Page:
It’s been just over a year since I started this blog, and it has taken that full time to work up the courage to write about Laura Kinsale’s work. Her backlist includes some of the most complex and intriguing romance I’ve ever read, and I am perpetually astounded with how she plays with the English language. While I do plan to eventually tackle my very favorite of hers (Flowers from the Storm), today I’m looking at a book that’s a close second in my affections, For My Lady’s Heart. Here’s the blurb, cover photo, and link to CWs.
With Princess Melanthe di Monteverde widowed, a political marriage would tip the balance of power to any kingdom that possessed her. Determined to return to England alive and unwed, she hides behind a mask of witchery.
Protecting her is Ruck d’Angleterre, a chivalrous knight who never wavers—and the only man Melanthe wishes could lift the veil of her disguise. He once desired her, but now his gaze reveals distrust. As they flee her enemies, Melanthe’s impossible love for the Green Knight grows.
Ruck has remained chaste for thirteen miserable years, since his wife entered a nunnery, continuing to honor their marital vows. In that dark hour, when the church stripped him of his spouse and his possessions, the princess secretly came to his aid with two emeralds. Her safety is his duty, yet his heart is not pure. Each time he gazes upon Melanthe’s sable hair and twilight eyes, he wants more.
I’m going to examine two passages in this post, starting with Ruck and Melanthe’s first meeting. Despite the fact that Melanthe is the focal point of the passage, she’s described primarily in terms of what is absent – particularly noteworthy is the absence of any description of her face, which Ruck is unable to look upon.
A shimmer of color sparkled at the corner of Ruck’s eye. He turned his head reflexively, as if a mirror had flashed. Space had opened around him. At the edge of it, two spears’ length distant, a lady paused.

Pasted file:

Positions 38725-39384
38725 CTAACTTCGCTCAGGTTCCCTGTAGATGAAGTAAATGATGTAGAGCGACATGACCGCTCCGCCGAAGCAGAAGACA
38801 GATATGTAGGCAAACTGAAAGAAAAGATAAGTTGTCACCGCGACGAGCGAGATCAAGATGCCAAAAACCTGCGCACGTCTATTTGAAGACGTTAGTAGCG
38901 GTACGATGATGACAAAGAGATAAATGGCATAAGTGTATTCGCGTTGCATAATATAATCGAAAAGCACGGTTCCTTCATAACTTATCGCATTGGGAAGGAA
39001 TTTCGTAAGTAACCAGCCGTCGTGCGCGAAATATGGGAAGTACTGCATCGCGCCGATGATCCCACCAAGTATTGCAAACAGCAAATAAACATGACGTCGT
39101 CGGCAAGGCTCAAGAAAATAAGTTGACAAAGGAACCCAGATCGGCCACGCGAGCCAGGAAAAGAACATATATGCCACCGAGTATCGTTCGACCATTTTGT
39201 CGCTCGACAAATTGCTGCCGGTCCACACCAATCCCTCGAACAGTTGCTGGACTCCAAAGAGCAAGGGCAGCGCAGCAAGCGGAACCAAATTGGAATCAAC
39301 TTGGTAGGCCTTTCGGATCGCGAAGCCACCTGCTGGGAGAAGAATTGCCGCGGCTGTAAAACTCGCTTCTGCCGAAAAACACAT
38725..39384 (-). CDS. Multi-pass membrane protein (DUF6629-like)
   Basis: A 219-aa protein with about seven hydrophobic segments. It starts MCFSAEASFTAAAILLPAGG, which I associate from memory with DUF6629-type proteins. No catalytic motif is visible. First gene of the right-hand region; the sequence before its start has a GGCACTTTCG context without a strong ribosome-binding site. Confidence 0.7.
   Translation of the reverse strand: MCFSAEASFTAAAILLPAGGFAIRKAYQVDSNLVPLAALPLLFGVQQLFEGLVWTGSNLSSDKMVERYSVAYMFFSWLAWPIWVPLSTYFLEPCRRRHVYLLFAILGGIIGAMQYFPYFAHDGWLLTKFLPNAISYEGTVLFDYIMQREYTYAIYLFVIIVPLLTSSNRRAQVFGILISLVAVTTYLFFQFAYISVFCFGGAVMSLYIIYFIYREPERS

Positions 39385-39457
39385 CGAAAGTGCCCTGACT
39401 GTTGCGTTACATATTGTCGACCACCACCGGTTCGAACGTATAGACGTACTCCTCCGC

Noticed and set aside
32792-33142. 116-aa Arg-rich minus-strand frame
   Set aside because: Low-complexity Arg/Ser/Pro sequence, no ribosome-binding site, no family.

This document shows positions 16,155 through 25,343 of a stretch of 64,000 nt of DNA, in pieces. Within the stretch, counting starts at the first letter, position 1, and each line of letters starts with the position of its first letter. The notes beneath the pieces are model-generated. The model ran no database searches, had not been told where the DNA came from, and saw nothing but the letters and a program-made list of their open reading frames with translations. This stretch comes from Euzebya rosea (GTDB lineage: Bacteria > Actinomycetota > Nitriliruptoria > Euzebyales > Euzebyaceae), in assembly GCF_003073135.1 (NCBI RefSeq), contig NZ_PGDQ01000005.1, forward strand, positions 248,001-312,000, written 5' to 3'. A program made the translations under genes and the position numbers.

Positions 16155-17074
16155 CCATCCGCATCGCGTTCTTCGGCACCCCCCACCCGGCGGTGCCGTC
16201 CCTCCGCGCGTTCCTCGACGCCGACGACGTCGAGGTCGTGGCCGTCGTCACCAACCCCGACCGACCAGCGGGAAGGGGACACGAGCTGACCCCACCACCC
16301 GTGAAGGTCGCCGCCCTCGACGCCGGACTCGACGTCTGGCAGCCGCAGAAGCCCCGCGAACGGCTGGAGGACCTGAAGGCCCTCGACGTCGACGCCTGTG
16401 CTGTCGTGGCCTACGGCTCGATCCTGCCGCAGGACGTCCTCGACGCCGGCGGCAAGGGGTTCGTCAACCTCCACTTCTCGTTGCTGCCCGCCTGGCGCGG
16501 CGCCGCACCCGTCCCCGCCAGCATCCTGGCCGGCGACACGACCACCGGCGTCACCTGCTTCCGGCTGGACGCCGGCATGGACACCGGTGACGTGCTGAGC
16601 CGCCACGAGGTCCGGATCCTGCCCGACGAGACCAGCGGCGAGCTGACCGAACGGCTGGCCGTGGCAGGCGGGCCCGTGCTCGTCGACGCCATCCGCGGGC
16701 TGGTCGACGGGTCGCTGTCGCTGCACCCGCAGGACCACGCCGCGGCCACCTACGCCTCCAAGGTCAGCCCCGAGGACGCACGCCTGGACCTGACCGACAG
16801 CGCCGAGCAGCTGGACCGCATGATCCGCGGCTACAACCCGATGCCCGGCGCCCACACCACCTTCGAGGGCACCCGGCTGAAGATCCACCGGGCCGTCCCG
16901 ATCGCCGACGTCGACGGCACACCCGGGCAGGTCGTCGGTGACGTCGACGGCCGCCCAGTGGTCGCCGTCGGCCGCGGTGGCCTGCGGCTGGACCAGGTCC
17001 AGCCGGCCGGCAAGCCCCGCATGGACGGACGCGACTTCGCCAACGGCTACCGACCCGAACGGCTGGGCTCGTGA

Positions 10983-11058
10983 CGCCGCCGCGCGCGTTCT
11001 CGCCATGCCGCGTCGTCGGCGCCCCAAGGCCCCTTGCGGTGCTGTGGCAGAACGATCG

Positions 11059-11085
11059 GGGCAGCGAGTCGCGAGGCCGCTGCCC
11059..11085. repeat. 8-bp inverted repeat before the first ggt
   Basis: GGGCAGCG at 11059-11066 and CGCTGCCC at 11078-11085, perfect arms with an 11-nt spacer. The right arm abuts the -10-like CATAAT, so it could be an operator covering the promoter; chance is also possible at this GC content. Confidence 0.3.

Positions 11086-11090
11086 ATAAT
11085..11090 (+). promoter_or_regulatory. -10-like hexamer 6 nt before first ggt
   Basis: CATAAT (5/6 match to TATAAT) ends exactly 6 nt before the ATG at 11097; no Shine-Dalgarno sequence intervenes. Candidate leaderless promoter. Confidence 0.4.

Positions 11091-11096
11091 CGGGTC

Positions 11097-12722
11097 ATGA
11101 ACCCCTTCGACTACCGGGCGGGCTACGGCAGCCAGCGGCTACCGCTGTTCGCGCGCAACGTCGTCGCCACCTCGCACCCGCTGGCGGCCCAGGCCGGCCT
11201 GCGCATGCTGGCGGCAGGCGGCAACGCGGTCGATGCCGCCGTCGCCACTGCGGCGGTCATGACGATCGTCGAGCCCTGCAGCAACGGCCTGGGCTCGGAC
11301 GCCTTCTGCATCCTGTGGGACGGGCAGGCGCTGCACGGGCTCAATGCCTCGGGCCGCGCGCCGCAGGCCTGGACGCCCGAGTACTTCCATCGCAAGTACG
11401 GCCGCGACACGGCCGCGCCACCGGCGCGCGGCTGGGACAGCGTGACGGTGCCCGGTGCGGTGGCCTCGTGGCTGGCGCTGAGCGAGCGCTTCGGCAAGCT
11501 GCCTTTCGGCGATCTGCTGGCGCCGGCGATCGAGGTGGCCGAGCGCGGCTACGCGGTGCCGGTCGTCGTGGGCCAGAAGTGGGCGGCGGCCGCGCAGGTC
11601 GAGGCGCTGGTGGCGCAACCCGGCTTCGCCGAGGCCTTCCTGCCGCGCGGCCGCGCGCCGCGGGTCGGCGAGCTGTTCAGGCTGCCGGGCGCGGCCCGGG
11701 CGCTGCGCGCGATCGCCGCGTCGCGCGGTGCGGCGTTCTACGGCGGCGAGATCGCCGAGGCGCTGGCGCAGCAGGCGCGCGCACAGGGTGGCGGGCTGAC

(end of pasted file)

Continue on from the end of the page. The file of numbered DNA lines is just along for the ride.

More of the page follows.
She glanced at him and the guard as she might glance at mongrels scrapping. A princess—mayhap a queen, from the richness of her dress and jewels—surrounded by her attendants, male and female, secluded amid the crowd like a glitter of silent prismatic light among shadows.
Cold… and as her look skimmed past him, his whole body caught ice and fire.
He dropped to one knee, bowing his head. When he lifted it, the open space had closed, but still he could see her within the radius of her courtiers. They appeared to be waiting, like everyone else, conversing among themselves. One of the men gave Ruck a brief scornful lift of his brow and turned his shoulder eloquently.
He watched her hands, because he could not bear to look long at her face and did not dare to scan her body for its violent effect on his. The gauntlet and the falcon’s hood, bejeweled like all the rest of her, glittered with emeralds on silver. She stroked the bird’s breast with white fingers, and from four rods away that steady, gentle caress made him bleed as if from a mortal wound in his chest.
She turned to someone, lifting her finger to hold back the gauzy green veil that fell from her crown of braids to her shoulder—a feminine gesture, a delicacy that commanded and judged and condemned him to an agony of desire. He could not tear his look from her hand as it hovered near her lips: he saw her slight smile for her ladies—so cold, cold… she was bright cold; he was ferment. He couldn’t comprehend her face. He hardly knew if she was comely or unremarkable. He could not at that moment have described her features, any more than he could have looked straight at the sun to describe it.
Ruck first sees Melanthe as a shimmer of color “as if a mirror had flashed” and then the empty spaces that open around her. Even the visual cues that Ruck does receive from Melanthe use turns of phrase that over-emphasize absence: “a silent prismatic light” is remarkable for the modifier “silent,” which denotes an absence of sound for an already soundless phenomenon.
The longer Ruck stares at Melanthe’s “silent, prismatic light” the more he sees of her. In the full version of this passage, a section I’ve cut describes various parts of her body and clothing – jewels, embroidery, her hair, a dagger – as Ruck takes them in. But despite the narrative insistence on Ruck’s gaze, the object of it never quite comes together as a whole. Melanthe is fractured, seeming absent despite her overwhelming presence, active primarily in terms of her effects on Ruck.
These effects are described so poetically that the passage almost – almost – lets you gloss over how fully it overturns the romance trope of the hero finding the heroine instantly attractive, although that comes through clearly at the end: